Meet the author

Attorney Troy A. Price

Troy A. Price


Little Rock, AR

Troy A Price


Troy A Price

Employees in Arkansas who claim to have been discharged for reporting an employer’s violation of law may still recover in a wrongful discharge case even if it turns out that the alleged violation did not occur, according to a recent decision by the Arkansas Court of Appeals.  In TFS of Gurdon v. Hook, 2015 Ark. App. 601, the appeals court upheld a judgment in favor of a former employee who reported conduct she believed constituted a violation of law.  The Court rejected the employer’s argument that the former employee was required to prove that the conduct she reported actually was a violation of law.

Generally, Arkansas is an employment-at-will state.  In the absence of an employment contract protecting the employee, an employer may terminate an employee at any time without cause.  There is an exception for cases in which the at-will employee is fired in violation of a well-established public policy of the state. Arkansas public policy protects employees who report violations of law; employers may not discharge such employees in retaliation for reporting violations.  One question before the Court of Appeals in the Hook case was whether the former employee could recover without proving to the jury that the employer violated some law.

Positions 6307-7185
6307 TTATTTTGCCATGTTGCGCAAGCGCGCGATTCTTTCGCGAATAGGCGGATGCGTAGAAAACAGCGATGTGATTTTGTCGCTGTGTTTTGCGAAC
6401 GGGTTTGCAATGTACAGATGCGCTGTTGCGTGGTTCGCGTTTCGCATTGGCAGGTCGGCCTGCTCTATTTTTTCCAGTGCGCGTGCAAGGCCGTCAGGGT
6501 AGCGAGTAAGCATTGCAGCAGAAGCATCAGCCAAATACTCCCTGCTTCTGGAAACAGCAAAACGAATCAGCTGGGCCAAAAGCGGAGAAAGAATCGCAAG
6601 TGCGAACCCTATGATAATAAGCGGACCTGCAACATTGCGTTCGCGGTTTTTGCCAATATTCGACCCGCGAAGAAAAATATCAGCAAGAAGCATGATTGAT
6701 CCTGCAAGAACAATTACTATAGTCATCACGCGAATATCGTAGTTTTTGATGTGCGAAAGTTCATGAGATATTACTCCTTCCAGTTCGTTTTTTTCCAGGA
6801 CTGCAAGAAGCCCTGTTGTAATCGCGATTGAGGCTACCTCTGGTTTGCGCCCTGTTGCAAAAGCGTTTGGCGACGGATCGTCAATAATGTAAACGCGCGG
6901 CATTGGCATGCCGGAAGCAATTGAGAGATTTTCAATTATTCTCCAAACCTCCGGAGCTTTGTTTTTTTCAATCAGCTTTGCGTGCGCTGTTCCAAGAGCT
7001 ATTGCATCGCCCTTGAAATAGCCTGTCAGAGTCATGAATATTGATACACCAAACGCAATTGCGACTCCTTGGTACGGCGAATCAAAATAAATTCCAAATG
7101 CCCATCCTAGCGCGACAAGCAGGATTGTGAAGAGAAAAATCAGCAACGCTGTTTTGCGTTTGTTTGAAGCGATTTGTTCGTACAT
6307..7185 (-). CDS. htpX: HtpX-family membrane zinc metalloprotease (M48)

Kay Hook alleged that she was fired by TFS of Gurdon for complaining about and reporting suspected Medicaid fraud.  TFS argued that none of the complaints dealt with actual violations of state or federal law. It also contended that, after an audit, no Medicaid fraud was found.  The Court of Appeals held that all that is required to sustain a wrongful discharge claim is that the employee reported a violation of law and was discharged in retaliation for making the report.  The Court explained that “there is no precedent for the argument that an employee in a wrongful-discharge claim must also prove an actual violation of law in addition to proving that she was terminated for reporting suspected violations of law.”

The Hook decision provides a warning for employers who choose to react to an employee’s contention that state or federal laws are being violated in the workplace.  Even when no such laws have been broken, the decision on how to proceed as to such an employee should be made with an understanding of the possible consequences.